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Olympus sells microscope unit for $3.1 billion to Bain Capital

by John R. Fischer, Senior Reporter | August 31, 2022
Business Affairs Endoscopy Parts And Service
Olympus Corp has sold its microscope unit to Bain Capital for $3.1 billion.
Olympus Corp will sell its microscope unit, Evident, to private equity firm Bain Capital for $3.1 billion (¥427.6 billion).

The sale will be the company’s biggest divestment to date, and Evident is expected to be transferred to Bain on January 4, 2023, upon meeting antitrust regulatory approvals in Japan and abroad.

A wholly-owned subsidiary of Olympus, Evident makes microscopes, endoscopes and X-ray analyzers for the life science and industrial sectors, including for academic and clinical research areas, pathology diagnostic services, drug discovery and fertility treatment.

Olympus is currently in the process of dismantling its business portfolio, so that it can focus solely on medical technology.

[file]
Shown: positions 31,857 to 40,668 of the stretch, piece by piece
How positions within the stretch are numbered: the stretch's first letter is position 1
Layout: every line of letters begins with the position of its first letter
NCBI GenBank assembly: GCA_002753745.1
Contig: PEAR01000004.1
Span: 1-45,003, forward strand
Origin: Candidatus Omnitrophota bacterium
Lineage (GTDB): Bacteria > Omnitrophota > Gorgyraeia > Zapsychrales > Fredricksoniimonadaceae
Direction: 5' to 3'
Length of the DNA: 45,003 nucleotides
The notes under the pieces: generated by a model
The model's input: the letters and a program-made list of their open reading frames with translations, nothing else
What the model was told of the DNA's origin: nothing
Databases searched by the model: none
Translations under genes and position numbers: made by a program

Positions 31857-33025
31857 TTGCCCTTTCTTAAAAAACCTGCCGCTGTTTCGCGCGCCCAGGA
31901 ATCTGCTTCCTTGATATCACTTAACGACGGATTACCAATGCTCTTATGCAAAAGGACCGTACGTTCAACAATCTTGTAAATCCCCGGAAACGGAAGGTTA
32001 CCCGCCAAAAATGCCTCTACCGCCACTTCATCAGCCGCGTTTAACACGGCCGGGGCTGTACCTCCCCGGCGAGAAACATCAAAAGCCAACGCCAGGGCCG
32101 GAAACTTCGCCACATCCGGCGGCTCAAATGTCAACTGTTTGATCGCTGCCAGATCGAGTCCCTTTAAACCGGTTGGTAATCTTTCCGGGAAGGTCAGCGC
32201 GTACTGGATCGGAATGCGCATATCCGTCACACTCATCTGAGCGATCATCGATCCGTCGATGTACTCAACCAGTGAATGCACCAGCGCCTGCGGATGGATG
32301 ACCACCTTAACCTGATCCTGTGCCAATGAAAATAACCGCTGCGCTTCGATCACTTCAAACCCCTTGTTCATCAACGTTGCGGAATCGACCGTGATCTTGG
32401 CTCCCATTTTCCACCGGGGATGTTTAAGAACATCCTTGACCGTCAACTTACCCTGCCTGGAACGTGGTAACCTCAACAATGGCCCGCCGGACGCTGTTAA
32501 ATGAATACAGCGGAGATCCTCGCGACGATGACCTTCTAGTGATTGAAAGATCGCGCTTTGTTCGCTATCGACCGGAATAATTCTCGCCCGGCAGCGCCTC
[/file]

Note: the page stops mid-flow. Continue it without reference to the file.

“On the basis of our long-term expertise, we will expand our digital technologies, including cloud-based solutions, to enhance the customer experience and to improve the overall workflow in several research and inspection fields. With greater management autonomy, we will promote agile and open innovation, which will increase the speed of product development for solving our customers' challenges,” said Yoshitake Saito, president and representative director of Evident, in a statement.

Despite being a profitable segment for the company, Olympus spun off the unit in April 2022 for a potential sale. Its assets were over $1.1 billion (¥165 billion), as of the end of June, and its forecasting operating profit is over $191.5 million (¥26.5 billion) for the current financial year.

Since 2019, the company has been reorganizing itself and nearly tripled its shares. It has appointed activist investor ValueAct Capital to assist with the overhaul of its business division and sold its digital camera business, which has been losing money for a long time.

It also has bought several overseas medical equipment firms. In June 2021, it acquired Medi-Tate, an Israeli manufacturer of urological technology, for $260 million, expanding its stake in the market of in-office treatments for benign prostatic hyperplasia.

It announced back in December that it would focus more on chronic diseases that require gastrointestinal, urological and respiratory care solutions.

It is investing more in next-generation technologies for enhancing patient care pathways, including improving its endoscopy line and introducing better workflow management technologies.

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